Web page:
"Tuan's brief book is remarkably sweeping in its conception, and eschews easy answers in favor of a more sensitive probing of human culture. In the end he neatly comes down just to one side of the middle (hence the book's subtitle) in his brief that Americans need to reestablish ties to the hearth, but only as a viable means of affirming diversity. Otherwise, we must also realize the 'impermanence of our state wherever we are'-that we are never truly bound by a locale, other than our common membership in the cosmos. We are forever bound to look outward." City Pages
"Full of stimulating ideas about our global future." The Reader's Review
"A wise and poetic discussion of the human condition within the geography of the modern world." Religious Studies Review
"Tuan's book is cogent and thoughtful, and worthy of lively discussion." Pacific Reader
"An erudite, provocative inquiry. Championing both the hearth and cities as necessary crucibles of human development, Tuan suggests that we strive for a 'cosmopolitan hearth' by recognizing the importance of family and local ties while open-mindedly appreciating one's culture without chauvinism or xenophobia." Publishers Weekly
"Tuan's credos are laudable and engagingly presented." Kirkus Reviews
Yi-Fu Tuan is professor emeritus of geography at the University of Wisconsin, Madison, and the author of Space and Place, Dear Colleague, and Escapism
Selected as a Bank Street College of Education Best Children’s Book of the Year for 2018 (Category: Twelve–Fourteen)
“A biography for the times … An excellent read for anyone hoping to believe one person can make a difference.” —Kirkus (starred review)
“This well-told, age-appropriate account of a vital and essential activist deserves a place in all middle grade collections.” —School Library Journal (starred review)
Today, we know Dolores Huerta as the cofounder, with Cesar Chavez, of the National Farmworkers Association, which later became the United Farm Workers of America. We know her as a tireless advocate for the rights of farmworkers, Mexican American immigrants, women, and LGBTQ populations. And we know her as the recipient of the Presidential Medal of Freedom from Barack Obama in 2012.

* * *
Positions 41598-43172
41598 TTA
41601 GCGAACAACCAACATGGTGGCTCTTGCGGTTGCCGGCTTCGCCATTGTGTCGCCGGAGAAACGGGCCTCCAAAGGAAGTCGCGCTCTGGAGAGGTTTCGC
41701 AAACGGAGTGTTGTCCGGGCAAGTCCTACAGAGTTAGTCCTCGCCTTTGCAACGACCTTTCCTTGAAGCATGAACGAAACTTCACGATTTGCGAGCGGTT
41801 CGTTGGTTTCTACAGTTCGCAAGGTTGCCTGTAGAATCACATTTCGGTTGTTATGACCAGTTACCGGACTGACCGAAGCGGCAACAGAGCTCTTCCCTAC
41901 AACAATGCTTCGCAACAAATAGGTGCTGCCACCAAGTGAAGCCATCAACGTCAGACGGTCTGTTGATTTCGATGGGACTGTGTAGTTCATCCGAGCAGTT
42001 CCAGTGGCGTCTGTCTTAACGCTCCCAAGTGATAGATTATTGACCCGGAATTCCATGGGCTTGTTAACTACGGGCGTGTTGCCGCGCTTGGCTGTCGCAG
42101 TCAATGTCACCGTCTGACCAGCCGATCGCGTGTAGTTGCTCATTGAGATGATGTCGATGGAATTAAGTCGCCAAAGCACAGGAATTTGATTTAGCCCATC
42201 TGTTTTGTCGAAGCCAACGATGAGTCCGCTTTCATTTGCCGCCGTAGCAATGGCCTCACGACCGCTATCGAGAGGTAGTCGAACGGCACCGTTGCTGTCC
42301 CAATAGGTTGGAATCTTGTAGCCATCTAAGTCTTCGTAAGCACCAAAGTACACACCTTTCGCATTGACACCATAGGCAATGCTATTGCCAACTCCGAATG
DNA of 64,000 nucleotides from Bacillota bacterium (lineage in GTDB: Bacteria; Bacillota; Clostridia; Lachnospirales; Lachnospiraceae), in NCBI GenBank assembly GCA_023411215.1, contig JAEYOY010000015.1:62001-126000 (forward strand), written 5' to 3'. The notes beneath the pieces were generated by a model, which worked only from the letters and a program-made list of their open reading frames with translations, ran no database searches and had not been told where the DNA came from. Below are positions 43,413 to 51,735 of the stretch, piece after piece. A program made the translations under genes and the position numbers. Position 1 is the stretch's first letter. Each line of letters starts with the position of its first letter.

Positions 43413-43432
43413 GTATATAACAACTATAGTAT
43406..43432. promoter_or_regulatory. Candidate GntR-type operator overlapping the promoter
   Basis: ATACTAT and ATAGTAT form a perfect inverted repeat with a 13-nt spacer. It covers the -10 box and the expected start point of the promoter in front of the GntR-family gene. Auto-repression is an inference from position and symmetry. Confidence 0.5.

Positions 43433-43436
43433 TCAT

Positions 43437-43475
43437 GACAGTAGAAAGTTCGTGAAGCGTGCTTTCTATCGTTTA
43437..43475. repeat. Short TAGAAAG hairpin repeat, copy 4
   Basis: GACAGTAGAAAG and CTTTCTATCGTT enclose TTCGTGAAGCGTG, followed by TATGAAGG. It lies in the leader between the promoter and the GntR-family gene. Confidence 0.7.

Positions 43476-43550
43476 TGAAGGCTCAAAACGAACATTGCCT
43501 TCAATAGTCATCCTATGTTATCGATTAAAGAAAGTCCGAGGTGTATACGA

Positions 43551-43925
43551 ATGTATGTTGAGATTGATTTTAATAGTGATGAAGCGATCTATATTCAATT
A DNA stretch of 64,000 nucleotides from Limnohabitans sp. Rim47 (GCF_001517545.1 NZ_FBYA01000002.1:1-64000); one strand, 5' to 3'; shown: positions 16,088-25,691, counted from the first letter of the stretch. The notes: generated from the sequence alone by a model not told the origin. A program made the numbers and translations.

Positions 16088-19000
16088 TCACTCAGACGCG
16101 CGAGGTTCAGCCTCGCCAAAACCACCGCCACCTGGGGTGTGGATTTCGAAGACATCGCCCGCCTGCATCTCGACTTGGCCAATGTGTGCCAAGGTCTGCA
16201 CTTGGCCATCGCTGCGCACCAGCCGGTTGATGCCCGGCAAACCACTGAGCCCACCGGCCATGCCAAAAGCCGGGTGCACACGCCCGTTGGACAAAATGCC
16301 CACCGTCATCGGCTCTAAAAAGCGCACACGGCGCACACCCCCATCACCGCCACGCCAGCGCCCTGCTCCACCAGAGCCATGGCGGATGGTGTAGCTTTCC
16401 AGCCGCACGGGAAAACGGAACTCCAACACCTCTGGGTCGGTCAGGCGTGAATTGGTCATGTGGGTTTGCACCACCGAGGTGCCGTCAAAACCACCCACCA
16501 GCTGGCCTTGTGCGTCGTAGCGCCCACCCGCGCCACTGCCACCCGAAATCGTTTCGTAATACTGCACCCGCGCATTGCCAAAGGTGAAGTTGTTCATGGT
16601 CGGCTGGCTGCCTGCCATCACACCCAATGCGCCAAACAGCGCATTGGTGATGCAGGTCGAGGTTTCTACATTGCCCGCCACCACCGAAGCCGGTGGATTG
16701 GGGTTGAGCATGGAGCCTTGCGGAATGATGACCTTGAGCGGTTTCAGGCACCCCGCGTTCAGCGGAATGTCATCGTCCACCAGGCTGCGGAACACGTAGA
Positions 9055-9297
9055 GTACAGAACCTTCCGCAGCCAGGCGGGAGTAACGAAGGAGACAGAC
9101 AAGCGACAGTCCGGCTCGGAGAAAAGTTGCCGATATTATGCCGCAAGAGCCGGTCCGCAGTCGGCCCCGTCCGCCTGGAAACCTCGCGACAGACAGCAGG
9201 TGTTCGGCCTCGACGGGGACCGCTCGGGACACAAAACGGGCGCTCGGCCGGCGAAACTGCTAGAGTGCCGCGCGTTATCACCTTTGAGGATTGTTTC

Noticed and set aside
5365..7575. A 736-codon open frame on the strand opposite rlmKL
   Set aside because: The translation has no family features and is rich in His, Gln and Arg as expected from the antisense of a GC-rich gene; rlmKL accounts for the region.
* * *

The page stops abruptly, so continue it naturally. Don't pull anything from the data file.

Before all that, though, Huerta was a child in the farming community of Stockton, California, and then a teenager whose teachers underestimated her because she was Chicana. When she became a teacher herself, she witnessed her students coming to school shoeless and hungry. Many took days off from school to work in the farm fields to help feed their families. What could she do to help them? A young mother at the time, Huerta quit her teaching job to organize their parents. That began her journey to educate a nation about who produces our food and the conditions under which they work.
Dolores Huerta Stands Strong follows Huerta’s life from the mining communities of the Southwest where her father toiled, to the vineyards and fields of California, and across the country to the present day. As she worked for fair treatment for others, Dolores earned the nation’s highest honors. More important, she found her voice.
Of all the great ballplayers to wear Yankee pinstripes, Elston Howard was among the proudest. Remarkable temperament and courage made him the Jackie Robinson of baseball's most storied franchise. No Yankee carried himself with more dignity. No Yankee had greater respect for his teammates or love for his wife and family. And no one loved being a Yankee more than Elston Howard.
In Elston and Me, Howard's widow, Arlene, and coauthor Ralph Wimbish recall the life of the first black to play baseball for the New York Yankees. Howard, who played fourteen major-league seasons, was signed by the Yankees in 1950, but the reluctance of the Yankee organization to break the color barrier held Howard back from the major leagues until 1955 when he was twenty-six years old.
By 1961, the year he batted .348 for the Yankees, Elston had become the everyday catcher. Voted the American League's Most Valuable Player in 1963, Howard was a three-time Gold Glove winner, and his fielding average of the same year remains one of the highest among catchers in major-league history.
In 1967, with the Yankee dynasty in decay, Elston was traded to the Boston Red Sox, although Yankee management had promised him that he would finish his career in pinstripes. After contemplating retirement, he moved to Boston late that season and helped the Red Sox win the "Impossible Dream" pennant. After one more season with the Red Sox, he returned to the Yankees as the first black coach in the American League. Howard died at the age of fifty-one without fulfilling his dream of becoming baseball's first black manager.
Beginning with Howard's early years as a St. Louis teenager, the book relates his encounters with racism and his love of baseball. He began his professional career for the legendary Negro League team the Kansas City Monarchs. His three decades with the New York Yankees include numerous anecdotes about fellow Yankee legends such as Mickey Mantle, Whitey Ford, and Yogi Berra. With countless personal moments and never-before- published photographs and clippings from family albums, Elston and Me is the touching story of one of baseball's great players.